I received a phone call from Mark Putzer this afternoon, asking if I would like to go flying this afternoon, and to meet him at the field at around 4:00 PM, weather permitting of course.
The afternoon was a picture perfect calm fall day, and upon arriving at the field I met Buzz Haviland and Dennis Sporing who were just loading up their planes to head back home. After a brief bench flying session with them I got busy and got out my Piper Pawnee crop duster to get it flying again. It had been grounded for a few months awaiting repairs on the landing gear assembly, and after completing the necessary repairs, it was time to fly it again. Dennis and Buzz both stayed around to watch me with the Pawnee, and Buzz is getting anxious to get the necessary stick time developed for his skills, so he can also fly his own Piper Pawnee that he now has.
In the meanwhile Mark Putzer showed up with his plane and got in a couple of great flights, and what seemed to me like several dozen beautiful touch and goes and landings too. Mark sure has progressed rapidly in his flying skills, and I sure look forward to seeing him continue at the rapid pace he is on track with, and with continued success also.
Next up was the Pawnee's turn and after a very short roll-out for takeoff, and the tail is coming up wayyyy tooooo soon and the plane is desperately trying to nose itself over from excess down-thrust. I grabbed a bunch of up elevator to attempt to plant the tail back down to allow the plane to achieve more speed, but rather it simply lifted off almost ever so gently on it's own, and we were aloft.....I had a bit of a time trimming things back out, especially with the excessive down thrust condition, but managed to throttle way back so things were very manageable then. I did a few runs past the runway and laps around the pattern and then started to feel the plane out at reduced speeds and feeling it out for any stall characteristics and such, but it just would not show me any nasty habits.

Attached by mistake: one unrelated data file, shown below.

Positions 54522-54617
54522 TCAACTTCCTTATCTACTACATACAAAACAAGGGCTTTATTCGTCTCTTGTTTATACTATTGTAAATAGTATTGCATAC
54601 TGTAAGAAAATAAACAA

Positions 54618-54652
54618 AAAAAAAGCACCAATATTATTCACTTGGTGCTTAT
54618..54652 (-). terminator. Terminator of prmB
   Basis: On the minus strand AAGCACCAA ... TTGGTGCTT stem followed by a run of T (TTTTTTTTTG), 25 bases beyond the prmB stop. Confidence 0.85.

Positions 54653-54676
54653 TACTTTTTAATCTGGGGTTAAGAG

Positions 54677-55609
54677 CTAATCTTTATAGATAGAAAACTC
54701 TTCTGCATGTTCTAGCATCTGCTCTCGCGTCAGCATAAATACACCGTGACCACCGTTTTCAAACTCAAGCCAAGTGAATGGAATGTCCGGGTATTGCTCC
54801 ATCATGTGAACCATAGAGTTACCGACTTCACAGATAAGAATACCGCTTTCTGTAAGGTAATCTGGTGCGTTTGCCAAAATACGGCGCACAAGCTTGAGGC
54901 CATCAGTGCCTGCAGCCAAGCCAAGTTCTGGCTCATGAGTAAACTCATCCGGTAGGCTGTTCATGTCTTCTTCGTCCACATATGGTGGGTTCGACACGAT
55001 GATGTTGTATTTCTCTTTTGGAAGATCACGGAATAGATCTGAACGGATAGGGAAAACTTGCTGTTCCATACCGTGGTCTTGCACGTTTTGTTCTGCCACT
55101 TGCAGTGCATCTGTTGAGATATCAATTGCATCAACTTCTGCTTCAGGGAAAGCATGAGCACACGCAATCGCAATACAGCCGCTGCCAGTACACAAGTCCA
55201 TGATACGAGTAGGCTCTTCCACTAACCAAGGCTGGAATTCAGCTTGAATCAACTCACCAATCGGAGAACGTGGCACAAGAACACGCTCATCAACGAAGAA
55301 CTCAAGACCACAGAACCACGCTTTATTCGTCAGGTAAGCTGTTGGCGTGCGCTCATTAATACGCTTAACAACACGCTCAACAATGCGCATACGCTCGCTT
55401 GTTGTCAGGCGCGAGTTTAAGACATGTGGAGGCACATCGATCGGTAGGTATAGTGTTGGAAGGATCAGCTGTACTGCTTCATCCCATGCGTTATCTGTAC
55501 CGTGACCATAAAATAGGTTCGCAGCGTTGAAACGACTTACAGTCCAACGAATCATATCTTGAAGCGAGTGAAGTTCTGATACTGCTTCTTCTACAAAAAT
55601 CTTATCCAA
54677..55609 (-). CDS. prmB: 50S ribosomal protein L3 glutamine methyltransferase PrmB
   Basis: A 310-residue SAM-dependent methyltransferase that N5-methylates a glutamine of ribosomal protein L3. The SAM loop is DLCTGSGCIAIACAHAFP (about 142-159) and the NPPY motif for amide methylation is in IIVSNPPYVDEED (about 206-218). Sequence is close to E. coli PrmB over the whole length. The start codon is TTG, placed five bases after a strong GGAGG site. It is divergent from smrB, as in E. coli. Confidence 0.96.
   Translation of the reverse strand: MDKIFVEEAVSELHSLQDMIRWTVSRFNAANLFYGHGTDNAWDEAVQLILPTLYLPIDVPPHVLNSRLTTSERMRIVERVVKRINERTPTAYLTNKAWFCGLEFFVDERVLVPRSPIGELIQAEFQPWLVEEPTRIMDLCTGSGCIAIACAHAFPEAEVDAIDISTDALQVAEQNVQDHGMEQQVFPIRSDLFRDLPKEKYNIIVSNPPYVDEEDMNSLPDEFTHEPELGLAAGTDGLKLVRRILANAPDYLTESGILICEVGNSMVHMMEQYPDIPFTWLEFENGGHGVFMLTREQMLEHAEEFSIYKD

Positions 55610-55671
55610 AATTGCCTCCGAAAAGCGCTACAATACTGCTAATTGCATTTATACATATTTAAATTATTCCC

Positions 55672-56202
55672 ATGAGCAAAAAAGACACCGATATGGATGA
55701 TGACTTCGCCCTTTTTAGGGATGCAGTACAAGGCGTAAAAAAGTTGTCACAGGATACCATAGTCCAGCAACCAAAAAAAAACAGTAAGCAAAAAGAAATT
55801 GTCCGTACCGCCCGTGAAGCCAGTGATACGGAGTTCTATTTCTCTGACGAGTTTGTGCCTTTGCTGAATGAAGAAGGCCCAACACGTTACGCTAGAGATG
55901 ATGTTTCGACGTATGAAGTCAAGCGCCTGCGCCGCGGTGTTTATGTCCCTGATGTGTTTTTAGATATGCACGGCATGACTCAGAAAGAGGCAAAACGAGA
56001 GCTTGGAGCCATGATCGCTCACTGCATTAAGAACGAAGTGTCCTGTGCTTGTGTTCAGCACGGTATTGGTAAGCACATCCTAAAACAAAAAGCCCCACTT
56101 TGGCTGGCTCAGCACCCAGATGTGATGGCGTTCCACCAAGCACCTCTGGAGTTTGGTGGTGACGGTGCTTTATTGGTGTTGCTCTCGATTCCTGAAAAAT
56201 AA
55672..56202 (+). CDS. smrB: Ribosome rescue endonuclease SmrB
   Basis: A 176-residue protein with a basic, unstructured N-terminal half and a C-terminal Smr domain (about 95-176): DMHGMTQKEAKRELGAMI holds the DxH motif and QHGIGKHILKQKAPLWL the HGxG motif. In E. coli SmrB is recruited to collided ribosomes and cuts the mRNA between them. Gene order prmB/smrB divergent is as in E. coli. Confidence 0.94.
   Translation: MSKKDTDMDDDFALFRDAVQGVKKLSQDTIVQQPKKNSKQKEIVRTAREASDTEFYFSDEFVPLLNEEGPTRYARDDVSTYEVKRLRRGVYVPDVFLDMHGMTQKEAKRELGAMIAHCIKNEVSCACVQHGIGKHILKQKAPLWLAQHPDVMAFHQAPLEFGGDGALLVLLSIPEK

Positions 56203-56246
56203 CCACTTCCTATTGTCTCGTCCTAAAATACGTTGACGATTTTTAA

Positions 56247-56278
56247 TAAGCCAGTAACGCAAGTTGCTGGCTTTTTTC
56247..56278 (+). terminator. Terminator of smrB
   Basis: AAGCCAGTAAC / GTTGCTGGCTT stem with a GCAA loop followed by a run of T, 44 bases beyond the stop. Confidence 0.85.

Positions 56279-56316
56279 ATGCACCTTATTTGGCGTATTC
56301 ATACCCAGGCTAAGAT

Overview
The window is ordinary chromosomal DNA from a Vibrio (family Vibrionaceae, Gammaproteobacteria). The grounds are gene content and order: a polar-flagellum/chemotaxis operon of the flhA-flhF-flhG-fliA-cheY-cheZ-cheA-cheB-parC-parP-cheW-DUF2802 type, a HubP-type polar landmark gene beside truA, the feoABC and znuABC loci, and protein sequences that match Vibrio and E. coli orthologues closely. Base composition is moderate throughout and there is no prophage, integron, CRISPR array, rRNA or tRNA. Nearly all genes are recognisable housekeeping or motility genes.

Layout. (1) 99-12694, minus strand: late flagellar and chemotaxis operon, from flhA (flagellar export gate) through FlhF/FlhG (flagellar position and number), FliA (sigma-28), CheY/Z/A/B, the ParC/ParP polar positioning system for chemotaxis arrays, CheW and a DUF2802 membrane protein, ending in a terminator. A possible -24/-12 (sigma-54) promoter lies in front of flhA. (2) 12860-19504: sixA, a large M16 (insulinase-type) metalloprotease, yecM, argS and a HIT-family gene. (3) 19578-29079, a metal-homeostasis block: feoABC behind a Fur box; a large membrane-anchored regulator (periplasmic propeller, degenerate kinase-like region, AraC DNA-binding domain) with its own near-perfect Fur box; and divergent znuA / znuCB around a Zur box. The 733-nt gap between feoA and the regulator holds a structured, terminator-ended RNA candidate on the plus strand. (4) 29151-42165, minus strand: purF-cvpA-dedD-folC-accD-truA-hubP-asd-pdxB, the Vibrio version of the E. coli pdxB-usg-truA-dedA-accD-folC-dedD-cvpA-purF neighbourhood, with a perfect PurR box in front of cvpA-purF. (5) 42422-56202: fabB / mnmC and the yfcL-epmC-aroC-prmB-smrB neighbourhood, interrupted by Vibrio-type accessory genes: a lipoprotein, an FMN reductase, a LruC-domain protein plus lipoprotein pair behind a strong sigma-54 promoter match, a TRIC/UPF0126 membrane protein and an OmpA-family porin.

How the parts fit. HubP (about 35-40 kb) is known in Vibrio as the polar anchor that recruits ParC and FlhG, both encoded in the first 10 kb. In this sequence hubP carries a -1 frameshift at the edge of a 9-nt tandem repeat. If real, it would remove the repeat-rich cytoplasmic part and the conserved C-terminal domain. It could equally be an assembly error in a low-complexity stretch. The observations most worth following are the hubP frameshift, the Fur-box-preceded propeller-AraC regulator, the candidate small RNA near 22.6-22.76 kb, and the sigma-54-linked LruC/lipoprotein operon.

This plane banks and turns either shallow or sharply, almost by itself without use of any elevator or rudder....just simply bank it over like you want and set back and watch it turn.....flat and true.
After a few passes around the pattern, I decided I would set up for some slow and low approaches for landing, to get the feel of them with this plane again.
A couple of low passes, and it felt good all around so it was time to shoot for a landing. That was accomplished without even trying to, as this thing just glides in on the huge wings almost without effort. A nice soft landing at a very slow speed was pleasant and enjoyable to do. Once on the ground and having to give it a bit of power to taxi again, and the nose was wanting to dig in again and the tail kept coming up. I am definitely going to re-check the down thrust angle before I do anymore flying with this plane, and get that corrected.
Mark Putzer got in several more flights with his beautifully modified trainer as well, and soon we had more company to enjoy the afternoon with, when Cloyce Mann showed up to fly his Twist. He makes it look so effortless with his inside and outside loops and rolls in all sort of manner and directions. He is a very skilled pilot in his own right.
The sun was down behind the mountain range and dusk was fast approaching when we packed up for the afternoon to head back to the hangar. A great time was had by everyone there, and I will be flying the Piper Pawnee a lot more in the very near future again I am happy to report.